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You majored in medieval history, but you ended up in retail merchandising. You still love history, but management and marketing in the real world is actually quite fascinating. You’re better at it than you thought you would be, and judging from that recent promotion, your managers must have faith in you.

But your lack of business background may eventually hold you back. You would like to have more practical tools in accounting, statistics, operations and business law. If you want to advance within your organization, switch companies or industries, start your own business, or just make more money, you probably will want an MBA.

But you’ve never taken a business course. Doesn’t getting a Masters degree in a subject require some previous study of that discipline?

An MBA, or Masters of Business Administration, is a unique graduate degree. It is designed to give accomplished professionals, no matter what their previous background, a well-rounded exposure to core business disciplines. Such cross-functional exposure will either help them apply their former skill set to a business environment or enable them to supervise multiple business functions as a general manager.

Any major can be a good background for a business career, especially with the training of an MBA. Were you a theater major? Your ability to communicate dynamically with an audience could make you a powerful leader in sales or marketing. An art history major? Your visual orientation makes you a natural for advertising! Psychology? Market research is calling you. English? Every company needs managers who can write. Foreign language? One word: “global.”

Recently, I researched a sample of Class of 2012 profiles for full-time MBA programs at elite institutions, including Harvard (HBS), Stanford (GSB), U Penn (Wharton), Northwestern (Kellogg), NYU (Stern), U Virginia (Darden), and U Michigan (Ross). The results were generally consistent from school to school.

You quanti-phobes out there will be happy to learn that on average, only a quarter of incoming MBA students had been business majors in college. Undergraduate business majors ranged from a low of  17% at Stanford to a high of 31% at Kellogg. Another quarter of the incoming class had majored in engineering, mathematics or the natural sciences.

About half of the incoming class at these premier business schools had majored in the humanities, arts, social sciences and “other.” For those class profiles that broke out the economics major separately, economics majors represented an average of 20% of the incoming MBA class. It makes sense, doesn’t it? The goal of MBA programs is to create rich, eclectic, stimulating dialogue among professionals from diverse backgrounds. Diversity does not just mean ethnic or racial heritage or an international upbringing. It also means the perspectives students bring from their previous education and work. All business majors or engineers would make for a boring conversation!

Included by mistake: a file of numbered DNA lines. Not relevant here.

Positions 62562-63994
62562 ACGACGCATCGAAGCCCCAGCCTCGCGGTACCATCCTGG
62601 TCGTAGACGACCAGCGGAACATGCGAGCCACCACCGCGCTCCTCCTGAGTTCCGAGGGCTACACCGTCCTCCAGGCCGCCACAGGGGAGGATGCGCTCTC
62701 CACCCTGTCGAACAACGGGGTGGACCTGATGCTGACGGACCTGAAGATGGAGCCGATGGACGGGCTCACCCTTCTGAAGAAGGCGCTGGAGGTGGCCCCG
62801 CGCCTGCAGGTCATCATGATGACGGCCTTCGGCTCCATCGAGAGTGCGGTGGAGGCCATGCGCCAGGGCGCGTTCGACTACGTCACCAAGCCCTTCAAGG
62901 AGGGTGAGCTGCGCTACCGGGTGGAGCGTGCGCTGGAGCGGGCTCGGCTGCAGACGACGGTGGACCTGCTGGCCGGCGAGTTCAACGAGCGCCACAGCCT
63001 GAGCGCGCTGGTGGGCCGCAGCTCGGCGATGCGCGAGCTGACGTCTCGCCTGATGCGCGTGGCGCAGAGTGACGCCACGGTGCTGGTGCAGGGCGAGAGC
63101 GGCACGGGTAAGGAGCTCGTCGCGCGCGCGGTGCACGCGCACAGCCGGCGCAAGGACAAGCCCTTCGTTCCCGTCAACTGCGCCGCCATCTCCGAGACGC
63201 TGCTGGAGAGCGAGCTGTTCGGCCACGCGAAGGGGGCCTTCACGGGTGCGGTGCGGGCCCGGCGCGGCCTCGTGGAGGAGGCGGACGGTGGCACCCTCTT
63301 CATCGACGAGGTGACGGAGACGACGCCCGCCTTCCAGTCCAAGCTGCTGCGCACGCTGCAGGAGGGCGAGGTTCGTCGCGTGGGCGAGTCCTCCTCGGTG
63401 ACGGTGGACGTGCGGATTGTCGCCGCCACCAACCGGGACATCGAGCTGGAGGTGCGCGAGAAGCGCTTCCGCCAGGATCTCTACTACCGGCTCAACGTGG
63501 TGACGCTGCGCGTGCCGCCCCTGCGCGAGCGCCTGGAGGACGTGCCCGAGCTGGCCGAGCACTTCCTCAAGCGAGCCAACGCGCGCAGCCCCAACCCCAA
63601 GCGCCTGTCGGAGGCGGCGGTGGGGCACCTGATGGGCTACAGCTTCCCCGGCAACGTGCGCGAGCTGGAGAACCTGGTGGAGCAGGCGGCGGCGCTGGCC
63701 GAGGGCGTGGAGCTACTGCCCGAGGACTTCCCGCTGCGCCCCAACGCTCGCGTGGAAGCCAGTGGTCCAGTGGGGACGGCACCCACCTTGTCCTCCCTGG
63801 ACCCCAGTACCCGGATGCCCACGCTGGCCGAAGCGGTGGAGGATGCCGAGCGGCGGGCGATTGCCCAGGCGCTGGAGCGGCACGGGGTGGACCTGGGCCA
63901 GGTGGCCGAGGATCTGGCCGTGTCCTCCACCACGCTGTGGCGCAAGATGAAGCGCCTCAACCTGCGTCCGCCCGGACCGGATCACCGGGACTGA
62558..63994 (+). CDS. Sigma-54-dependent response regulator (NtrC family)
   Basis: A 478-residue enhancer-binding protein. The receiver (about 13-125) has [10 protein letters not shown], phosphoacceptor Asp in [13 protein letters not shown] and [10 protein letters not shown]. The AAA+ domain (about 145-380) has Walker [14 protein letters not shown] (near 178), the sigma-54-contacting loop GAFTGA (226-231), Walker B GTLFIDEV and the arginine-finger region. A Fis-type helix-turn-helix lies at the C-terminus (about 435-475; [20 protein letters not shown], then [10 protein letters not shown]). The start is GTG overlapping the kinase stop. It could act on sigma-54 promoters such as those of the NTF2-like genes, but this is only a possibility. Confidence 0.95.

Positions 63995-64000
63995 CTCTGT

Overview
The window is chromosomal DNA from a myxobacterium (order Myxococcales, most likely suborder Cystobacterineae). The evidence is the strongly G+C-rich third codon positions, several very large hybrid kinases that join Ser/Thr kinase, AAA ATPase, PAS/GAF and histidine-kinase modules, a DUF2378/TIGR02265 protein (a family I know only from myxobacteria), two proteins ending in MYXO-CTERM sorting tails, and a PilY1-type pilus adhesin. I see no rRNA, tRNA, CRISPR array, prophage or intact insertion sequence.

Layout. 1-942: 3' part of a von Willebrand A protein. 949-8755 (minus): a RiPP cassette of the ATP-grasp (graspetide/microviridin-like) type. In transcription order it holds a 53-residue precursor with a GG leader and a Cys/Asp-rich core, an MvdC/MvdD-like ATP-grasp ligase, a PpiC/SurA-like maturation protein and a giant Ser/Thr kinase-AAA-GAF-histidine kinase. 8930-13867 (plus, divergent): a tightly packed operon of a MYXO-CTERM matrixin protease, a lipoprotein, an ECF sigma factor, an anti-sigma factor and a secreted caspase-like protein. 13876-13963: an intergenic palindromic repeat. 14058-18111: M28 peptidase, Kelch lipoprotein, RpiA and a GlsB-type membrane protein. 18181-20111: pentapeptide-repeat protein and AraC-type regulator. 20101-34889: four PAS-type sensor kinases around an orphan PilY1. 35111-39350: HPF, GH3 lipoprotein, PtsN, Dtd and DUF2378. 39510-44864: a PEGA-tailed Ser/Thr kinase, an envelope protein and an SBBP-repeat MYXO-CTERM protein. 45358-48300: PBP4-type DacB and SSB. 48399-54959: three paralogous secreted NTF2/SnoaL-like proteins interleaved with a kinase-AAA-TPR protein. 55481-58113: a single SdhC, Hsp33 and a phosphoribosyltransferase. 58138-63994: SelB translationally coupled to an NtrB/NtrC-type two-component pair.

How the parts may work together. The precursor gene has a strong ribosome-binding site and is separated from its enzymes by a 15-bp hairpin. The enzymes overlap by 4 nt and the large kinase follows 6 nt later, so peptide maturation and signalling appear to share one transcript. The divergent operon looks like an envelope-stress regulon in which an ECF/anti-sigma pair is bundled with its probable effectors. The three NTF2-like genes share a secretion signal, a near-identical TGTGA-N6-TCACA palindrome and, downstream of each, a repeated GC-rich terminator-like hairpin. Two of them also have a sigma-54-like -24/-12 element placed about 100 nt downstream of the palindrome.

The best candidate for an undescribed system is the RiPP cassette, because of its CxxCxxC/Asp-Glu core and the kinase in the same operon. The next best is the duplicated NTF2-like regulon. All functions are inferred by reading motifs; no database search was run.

That said, if you are considering going back to school for an MBA, and you have no prior business training, many schools recommend a few courses to help you hit the ground running. Requirements vary, but most schools suggest a course in economics and statistics (which most college grads have taken anyway). A basic accounting course is always a plus, and will probably help you in your current job as well.

Is it intimidating for a “pure liberal arts type” to go back to business school? At first. As a psychology undergraduate from Penn, I found the introductory accounting course at Wharton to be rather frightening. Of course, I was (and will always be) the recovering child of a CPA. But there was a familial sense of camaraderie among the case groups and project teams. The engineers helped the psych majors with the math, and the psych majors helped the engineers string a few multi-syllable words together to make sentences (only kidding!).

When it came to the Wharton Follies, our school’s annual musical theater revue and defining tradition now widely  (and hilariously) imitated, even accountants and engineers were known to sing and dance. Thank goodness they had us liberal arts types to teach them how!

Recommended reading: The Best Business Schools’ Admissions Secrets: A Former Harvard Business School Admissions Board Member Reveals the Insider Keys to Getting In by Chioma Isiadinso. Related posts: Does Your College GPA Matter? Take the GMAT While You’re Still Smart, Preparing for Business School: GMAT or GRE?, Time to Apply to B-School?,Getting a Job with a Lackluster GPA.

 

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